018 – How Tom Landis hires and trains special needs employees at Howdy’s Homemade Ice Cream.
In this Special Fathers Network Podcast we’re saying Howdy to Tom Landis of Howdy Homemade Ice Cream, in Dallas Texas. In addition to serving great ice cream, Howdy’s is staffed almost exclusively by people with special needs. We’ll meet some members of the Howdy Homemade team and maybe have a taste of some Howdy Homemade. That’s all in this Special Fathers Network Podcast.
Dad To Dad 18 – How Tom Landis hires and trains special needs employees at Howdy’s Homemade Ice Cream.
Tom Couch: This is the Special Fathers Network podcast. The Special Fathers Network is a dad to dad mentoring program for fathers raising children with special needs through our personalized matching process, new fathers with special needs children connect with mentor fathers in a similar situation. It’s a great way for fathers to support fathers.
Sometimes the mentor father is just there to answer a few questions. Sometimes they become good friends. It’s a proven support system for new fathers with special needs kids. If you’re a father looking for support, or if you’re a dad who’d like to offer support, go to 21stcenturydads.org. That’s 21stcenturydads.org.
David Hirsch: Hi, I’m David Hirsch. This is the Special Fathers Network podcast. Stories of fathers helping fathers.
Tom Couch: And I’m Tom Couch. And today we’re saying howdy to Tom Landis of Howdy Homemade ice cream in Dallas, Texas.
David Hirsch: Where does the name, how this conflict?
Tom Landis: It’s just a word that it’s a little goofy.
Tom Couch: But it’s it’s, it’s a friendly It’s so nice to say Howdy, In addition to serving great ice cream Howdy’s is staffed almost exclusively by people with special needs.
Tom Landis: We wanted to create a very good ice cream shop that happens to employ people with special needs, but it’s gotta be good ice cream.
Tom Couch: David and Tom, talk about the business, how it came to be and how it’s helping so many people.
Tom Landis: This is a place where people special needs can work.
Tom Couch: We’ll meet some members of the Howdy Homemade team and maybe have a taste of some Howdy Homemade.
David Hirsch: Here we are at Howdy’s Homemade. And you allowed me to just test some of the flavors.
Tom Couch: It’s the Special Father’s Network podcast.
Tom Landis: Our goal is that our employees would eventually run and own Howdy Homemade restaurants.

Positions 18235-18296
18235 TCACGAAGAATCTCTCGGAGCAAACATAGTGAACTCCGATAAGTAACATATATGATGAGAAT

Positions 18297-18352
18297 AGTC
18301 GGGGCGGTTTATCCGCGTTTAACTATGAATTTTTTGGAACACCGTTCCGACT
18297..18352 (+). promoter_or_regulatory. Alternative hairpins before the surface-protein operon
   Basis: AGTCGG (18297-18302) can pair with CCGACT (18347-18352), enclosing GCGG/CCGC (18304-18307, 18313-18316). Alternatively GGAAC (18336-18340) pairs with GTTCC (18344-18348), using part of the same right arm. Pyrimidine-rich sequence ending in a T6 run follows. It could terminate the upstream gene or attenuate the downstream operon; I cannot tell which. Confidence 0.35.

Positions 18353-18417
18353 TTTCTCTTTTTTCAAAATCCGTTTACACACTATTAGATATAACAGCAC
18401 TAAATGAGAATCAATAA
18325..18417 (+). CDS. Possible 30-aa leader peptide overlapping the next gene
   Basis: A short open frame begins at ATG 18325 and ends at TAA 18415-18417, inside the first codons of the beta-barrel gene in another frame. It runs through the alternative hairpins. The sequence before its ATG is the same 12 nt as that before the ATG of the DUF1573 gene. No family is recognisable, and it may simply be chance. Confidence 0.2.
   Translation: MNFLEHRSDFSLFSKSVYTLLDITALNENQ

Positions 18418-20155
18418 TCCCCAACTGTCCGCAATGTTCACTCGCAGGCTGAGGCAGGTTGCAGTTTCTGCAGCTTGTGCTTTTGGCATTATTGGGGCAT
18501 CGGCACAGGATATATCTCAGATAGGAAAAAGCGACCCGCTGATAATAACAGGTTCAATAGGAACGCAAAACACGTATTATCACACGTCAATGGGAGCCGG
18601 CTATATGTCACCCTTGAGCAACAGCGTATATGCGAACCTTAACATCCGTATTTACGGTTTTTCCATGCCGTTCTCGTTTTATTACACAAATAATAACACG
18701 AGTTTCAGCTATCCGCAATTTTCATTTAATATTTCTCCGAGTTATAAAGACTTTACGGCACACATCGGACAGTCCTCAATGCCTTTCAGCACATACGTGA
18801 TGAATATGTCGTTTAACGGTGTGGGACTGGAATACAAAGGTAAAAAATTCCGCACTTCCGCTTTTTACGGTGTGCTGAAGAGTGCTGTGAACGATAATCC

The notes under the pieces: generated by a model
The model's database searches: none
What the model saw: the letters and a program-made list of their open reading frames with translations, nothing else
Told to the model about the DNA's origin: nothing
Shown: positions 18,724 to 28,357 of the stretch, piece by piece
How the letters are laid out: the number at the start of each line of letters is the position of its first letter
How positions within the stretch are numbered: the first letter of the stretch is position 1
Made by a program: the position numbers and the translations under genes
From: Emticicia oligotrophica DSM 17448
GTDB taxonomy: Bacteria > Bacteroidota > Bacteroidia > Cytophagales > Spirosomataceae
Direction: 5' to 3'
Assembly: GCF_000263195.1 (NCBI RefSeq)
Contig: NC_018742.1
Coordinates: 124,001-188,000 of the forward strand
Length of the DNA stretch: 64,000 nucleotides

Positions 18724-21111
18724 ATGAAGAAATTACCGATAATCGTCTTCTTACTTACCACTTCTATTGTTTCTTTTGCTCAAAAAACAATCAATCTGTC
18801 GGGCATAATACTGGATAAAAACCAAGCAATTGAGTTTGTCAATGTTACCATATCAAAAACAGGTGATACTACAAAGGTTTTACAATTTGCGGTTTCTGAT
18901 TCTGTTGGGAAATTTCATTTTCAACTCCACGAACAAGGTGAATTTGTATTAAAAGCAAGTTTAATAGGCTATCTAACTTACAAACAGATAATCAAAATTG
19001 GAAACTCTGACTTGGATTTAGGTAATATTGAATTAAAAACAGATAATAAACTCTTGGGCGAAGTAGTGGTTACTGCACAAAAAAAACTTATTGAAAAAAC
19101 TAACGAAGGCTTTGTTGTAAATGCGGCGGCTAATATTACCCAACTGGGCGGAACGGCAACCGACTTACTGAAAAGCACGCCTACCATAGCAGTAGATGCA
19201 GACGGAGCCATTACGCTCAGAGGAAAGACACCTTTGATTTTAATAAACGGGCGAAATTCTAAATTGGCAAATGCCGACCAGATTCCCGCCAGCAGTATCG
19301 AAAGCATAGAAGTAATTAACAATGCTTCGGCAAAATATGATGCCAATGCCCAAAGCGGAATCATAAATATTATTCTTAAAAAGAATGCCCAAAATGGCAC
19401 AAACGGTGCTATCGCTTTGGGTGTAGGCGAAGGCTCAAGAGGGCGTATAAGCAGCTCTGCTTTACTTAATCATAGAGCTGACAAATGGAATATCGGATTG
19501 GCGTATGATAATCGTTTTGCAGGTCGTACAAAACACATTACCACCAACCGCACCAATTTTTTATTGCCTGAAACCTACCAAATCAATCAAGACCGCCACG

Tom Couch: And here’s David Hirsch’s conversation with Tom Landis.
David Hirsch: I’m thrilled to be talking today with Tom Landis at Dallas, Texas. Tom is the founder of Howdy Homemade ice cream and three makers with locations in Dallas and salt Lake city. Tom, thank you for taking the time to do a podcast interview for the Special Fathers Network.
Tom Landis: Thank you.
David Hirsch: You and your wife, Margaret had been married for 16 years and are the proud parents of two children. Kate age 8 and Jake age 10. Let’s start with some background. Where did you grow up? Tell me something about your family.
Tom Landis: And, uh, born in DC and then raised in Bethesda, grew up, uh, kind of typical life. Um, my mom had polio when she was still a child, you know, we took.
Public transportation a lot. She never really drove, but I never heard her complain once. You know, I remember things like a guy trying to grab her purse as she was hopping on the bus and DC and her teachers turn and around and, you know, smack, smacking that guy. Oh my gosh. Just going in and sitting down like, you know, no big deal.
She she’s a hero.
David Hirsch: Strong role model. Yeah. So would you call it a middle class? Upper middle class upbringing?
Tom Landis: I think middle-class, I think it’s funny how very middle class you realize things are
David Hirsch: looking back on it. Yeah. Okay. How would you describe your relationship with your dad?
Tom Landis: You know, I think one of a real respect and, uh, you know, a little bit of fear, uh, but, uh, he definitely has my respect.
David Hirsch: What did your dad do?
Tom Landis: Occupationally. He was a banker.
David Hirsch: Any lessons that you learned? And he said, this is one thing that my dad had there taught me by telling me what to do or more by just the role model that he was.
Tom Landis: Um, you know what, uh, I, I think that, uh, you know, the sacrifice, I remember some different vacations and things where he would drive us five hours down to a little cabin or something, and then he drive five hours back.
And then after a week come back or something. And I know that wasn’t what he wanted to do, but he sacrificed a lot for it.
David Hirsch: Okay. You said us, do you have siblings? Uh, you have a sister. So is your sister older or younger?
Tom Landis: Younger sisters. She’s a hero also. She’s an ER nurse just as a crazy what her. Work emergencies are versus mine.
I spill ice cream. She saves lives.
David Hirsch: Everybody has a different following, Tom. Um, is she local or where is she?
Tom Landis: She’s up in, uh, Maine.
David Hirsch: Where there another father figures growing up in your life?
Tom Landis: You know what? Yeah, I’d say the greatest one. Dr. Haney. Who’s a pastor down in Austin, Texas. Just his authenticity and ability to.
Truly love people without judgment. It’s something I aspire to yet. Don’t seem to quite be able to obtain all the time.
David Hirsch: So how’d you meet him?
Tom Landis: Uh, you know what? He had come into one of my restaurants, honestly, he’d come in so many times he came in one time and said, look, I think I’ve spent 1200 bucks in the last month in your place.
And I said, all right, you’ve come to mind. Oh, I need to go check out your place. What are you doing? I think I may have even. Just put in some colorful language as to what exactly you, and he said, well, I’m a pastor. Oh, well, all right. I’ll check out church. And, uh, and the funny thing was, is I thought, all right, well, I’ll put a suit on and everywhere suit.